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Edmonton Journal '3D Romantic Comedy being shot in Edmonton' Featured


EDMONTON - Responding to a flood of 3-D Hollywood action films, legendary filmmaker Werner Herzog once said the only thing stereoscopic cinematography was good for was documentaries — and porn. But had he considered the romantic comedy?

What is being billed as the world’s first 3-D rom-com, 40Below and Falling, will be filmed in and around the city and the Rockies over the next month. It’s being helmed by local director and 3-D enthusiast Dylan Pearce.

Starring Firefly’s Jewel Staite and handsome Shawn Roberts — you might remember him as Rogue’s unfortunate boyfriend in X-Men — the story involves snowmobiles, a bear attack and a bride-to-be fighting the elements to get to her wedding, wondering if that’s actually such a good idea along the way.

All this in 3-D, mind you.

Filmed by Edmonton’s Dylan Reade, an experienced IMAX 3-D stereographer, a unique apparatus was even rigged by local tech wizards Larry Kelly and Dale Gregg to make shooting more portable and less prone to mechanical glitches in the frozen mountains around Jasper and Banff.

The film was scripted by Aaron Sorensen (Hank Williams First Nation) and has a local cast who are just about to sign contracts. After two years of research and pre-production, filming begins Monday.

Director Pearce discusses the $1.3-million feature, which will air on Superchannel in the fall.

Q: A lot of cheeseball features get made in Canada — so how do you make a good one?

A: Canadian films often deal with budgetary restrictions; we can’t compete with Hollywood. But we’ve been working on this for two years, piece by piece. In development, we took it to a 3-D media summit in Belgium, found out how to finance it, took it to a producers’ lab in London. Preparation.

Q: There are action sequences, but why make a romantic comedy in 3-D?

A: 3-D, to me, is just another part of storytelling technology. When colour first came around, people said you only used it in certain types of films. When sound came around, they only used it in comedies. People forget when any new technology comes around, it gets a bad rap. People are always resistant to change. Though it’s sci-fi, (the film) Gravity is a good example of more story-driven 3-D.

Q: I think as we go increasingly digital with newspapers, the photos should be stereoscopic. Why not give the most information, including depth?

A: Exactly! As a director, my job is to immerse the audience as much as you can. 3-D is as close as a live performance as you can get, but transport the audience anywhere.

Q: What excites you the most about this film going in?

A: The story. It’s a rom-com adventure, but the heart of it is about not settling. In life it’s easy to fall into a rut, but the movie’s a metaphor for putting yourself on the line. We’ve also got some crazy stunts — snowmobiling, a crazy trapper and they fall through the ice. But all the action sequences are there to push forward the story.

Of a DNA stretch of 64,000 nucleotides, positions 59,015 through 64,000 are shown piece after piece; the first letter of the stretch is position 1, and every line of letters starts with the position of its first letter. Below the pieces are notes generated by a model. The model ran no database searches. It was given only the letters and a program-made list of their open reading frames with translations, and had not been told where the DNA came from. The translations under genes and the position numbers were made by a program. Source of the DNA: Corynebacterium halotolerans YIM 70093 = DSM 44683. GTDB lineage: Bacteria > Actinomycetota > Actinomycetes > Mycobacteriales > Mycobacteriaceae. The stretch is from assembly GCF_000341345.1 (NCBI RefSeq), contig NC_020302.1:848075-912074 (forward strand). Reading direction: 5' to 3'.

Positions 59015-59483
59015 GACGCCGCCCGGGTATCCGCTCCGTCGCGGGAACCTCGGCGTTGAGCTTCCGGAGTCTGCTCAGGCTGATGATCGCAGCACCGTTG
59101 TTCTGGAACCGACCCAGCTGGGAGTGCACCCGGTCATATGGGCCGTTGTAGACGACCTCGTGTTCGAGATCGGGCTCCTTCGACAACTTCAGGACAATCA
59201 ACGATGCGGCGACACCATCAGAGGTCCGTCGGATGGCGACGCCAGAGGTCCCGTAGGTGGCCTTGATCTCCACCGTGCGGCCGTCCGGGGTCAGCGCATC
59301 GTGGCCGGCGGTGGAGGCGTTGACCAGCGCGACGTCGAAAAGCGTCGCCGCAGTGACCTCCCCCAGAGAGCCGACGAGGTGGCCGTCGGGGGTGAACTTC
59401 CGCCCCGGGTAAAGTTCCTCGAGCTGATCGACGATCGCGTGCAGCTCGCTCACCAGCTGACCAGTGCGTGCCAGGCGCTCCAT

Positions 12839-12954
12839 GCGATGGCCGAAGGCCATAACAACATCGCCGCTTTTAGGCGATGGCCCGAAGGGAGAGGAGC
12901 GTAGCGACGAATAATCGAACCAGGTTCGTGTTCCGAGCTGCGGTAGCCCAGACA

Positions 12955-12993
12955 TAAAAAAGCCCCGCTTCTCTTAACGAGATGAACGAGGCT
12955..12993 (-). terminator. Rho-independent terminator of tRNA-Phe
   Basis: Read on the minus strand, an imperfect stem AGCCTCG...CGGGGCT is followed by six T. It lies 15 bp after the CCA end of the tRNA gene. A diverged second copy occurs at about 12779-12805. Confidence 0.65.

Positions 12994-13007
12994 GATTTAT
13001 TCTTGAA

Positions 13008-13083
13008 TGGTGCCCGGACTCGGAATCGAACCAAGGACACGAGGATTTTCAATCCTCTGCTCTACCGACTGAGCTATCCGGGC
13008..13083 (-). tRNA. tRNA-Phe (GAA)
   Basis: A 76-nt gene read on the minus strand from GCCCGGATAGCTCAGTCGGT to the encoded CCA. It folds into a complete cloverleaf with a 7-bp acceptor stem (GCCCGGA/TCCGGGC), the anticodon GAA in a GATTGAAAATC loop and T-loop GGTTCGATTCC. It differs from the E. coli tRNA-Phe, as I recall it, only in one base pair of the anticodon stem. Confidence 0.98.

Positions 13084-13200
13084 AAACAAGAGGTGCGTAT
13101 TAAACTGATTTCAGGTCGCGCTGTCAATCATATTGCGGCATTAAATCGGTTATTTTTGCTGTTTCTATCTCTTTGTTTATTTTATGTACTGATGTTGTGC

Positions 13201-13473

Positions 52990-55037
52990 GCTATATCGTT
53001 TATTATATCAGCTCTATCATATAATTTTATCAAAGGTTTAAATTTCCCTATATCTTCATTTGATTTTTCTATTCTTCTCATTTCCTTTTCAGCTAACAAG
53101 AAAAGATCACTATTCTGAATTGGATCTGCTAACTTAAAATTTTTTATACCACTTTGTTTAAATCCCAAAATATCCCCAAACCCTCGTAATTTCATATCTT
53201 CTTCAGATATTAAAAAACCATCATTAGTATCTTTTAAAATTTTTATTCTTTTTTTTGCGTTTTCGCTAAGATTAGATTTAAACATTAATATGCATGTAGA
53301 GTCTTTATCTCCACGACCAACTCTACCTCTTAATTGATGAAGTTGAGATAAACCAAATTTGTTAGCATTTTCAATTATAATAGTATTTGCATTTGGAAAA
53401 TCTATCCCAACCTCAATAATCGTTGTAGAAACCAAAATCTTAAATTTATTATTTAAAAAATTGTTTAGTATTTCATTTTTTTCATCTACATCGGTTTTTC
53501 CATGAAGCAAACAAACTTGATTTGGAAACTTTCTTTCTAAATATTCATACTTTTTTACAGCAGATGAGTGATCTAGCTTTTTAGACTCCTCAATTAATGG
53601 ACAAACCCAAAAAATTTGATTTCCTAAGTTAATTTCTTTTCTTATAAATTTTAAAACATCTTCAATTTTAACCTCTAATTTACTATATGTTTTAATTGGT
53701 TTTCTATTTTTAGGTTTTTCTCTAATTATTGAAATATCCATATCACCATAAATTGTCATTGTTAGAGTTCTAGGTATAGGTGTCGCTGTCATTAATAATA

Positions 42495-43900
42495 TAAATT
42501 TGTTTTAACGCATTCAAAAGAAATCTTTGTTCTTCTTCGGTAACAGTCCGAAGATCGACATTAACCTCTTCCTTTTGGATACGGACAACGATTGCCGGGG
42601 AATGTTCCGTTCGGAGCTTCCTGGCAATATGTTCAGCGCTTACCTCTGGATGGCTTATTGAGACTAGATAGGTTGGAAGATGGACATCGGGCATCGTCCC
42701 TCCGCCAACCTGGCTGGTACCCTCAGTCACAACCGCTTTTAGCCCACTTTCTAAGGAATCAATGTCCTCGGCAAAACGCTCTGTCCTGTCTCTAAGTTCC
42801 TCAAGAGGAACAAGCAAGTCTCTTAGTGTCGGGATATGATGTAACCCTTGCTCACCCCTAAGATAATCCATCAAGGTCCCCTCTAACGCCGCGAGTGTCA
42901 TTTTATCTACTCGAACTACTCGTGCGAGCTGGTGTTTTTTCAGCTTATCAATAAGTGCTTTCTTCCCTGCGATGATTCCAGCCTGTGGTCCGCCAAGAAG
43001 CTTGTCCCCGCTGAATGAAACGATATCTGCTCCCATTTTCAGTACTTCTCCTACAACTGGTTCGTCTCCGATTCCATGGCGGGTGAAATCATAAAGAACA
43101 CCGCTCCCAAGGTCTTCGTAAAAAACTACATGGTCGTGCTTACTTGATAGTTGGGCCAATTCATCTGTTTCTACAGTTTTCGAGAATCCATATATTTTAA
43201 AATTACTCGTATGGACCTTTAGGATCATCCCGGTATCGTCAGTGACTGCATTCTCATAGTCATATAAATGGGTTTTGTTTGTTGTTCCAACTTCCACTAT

Q: Is this all live shooting? Will there be computer graphics?

A: Everything is being filmed practical. The CGI will probably just be erasing footprints, that kind of thing.

Q: Tell us about the grizzly bear.

A: Randomly, there’s a place in Innisfail that has Hollywood-screen bears. So Wopper the bear is giving us everything we need. (Laughs.)

Q: Do actors need to be directed differently in a 3-D production, lean in more, that kind of thing?

A: We did the storyboards in 3-D — we map our convergence and you go from that; it’s really cool. In Avatar, they set the convergence at the subject’s eyes, so there’s space floating between the people, but we’re setting the convergence behind them, so that pushes the subject out from the screen more than usual. It adds a layer of connection.

Q: Are you trying to shoot the Northern Lights in 3-D?

A: Totally. It’s a huge experiment, figuring out the math. I think we’ve cracked it. And that shot will be built together with a scene. It’s going to be amazing.

Q: What do you have to worry about filming in the cold?

A: Besides the temperature, keeping people’s spirits up. We’ve built some safety nets so if it does get too cold or there’s a blizzard, we can adapt the script to fit. Our crew has been just incredible so far, so I’m not nervous.

Q: Are you a fan of Firefly? You must be excited about Jewel.

A: Oh, huge fan. I’m trying to keep it suppressed as a director, but if you told me a few years ago I’d be working with her, I wouldn’t have believed you.


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Written by: Fish Griwkowsky

Last modified onTuesday, 03 February 2015 16:27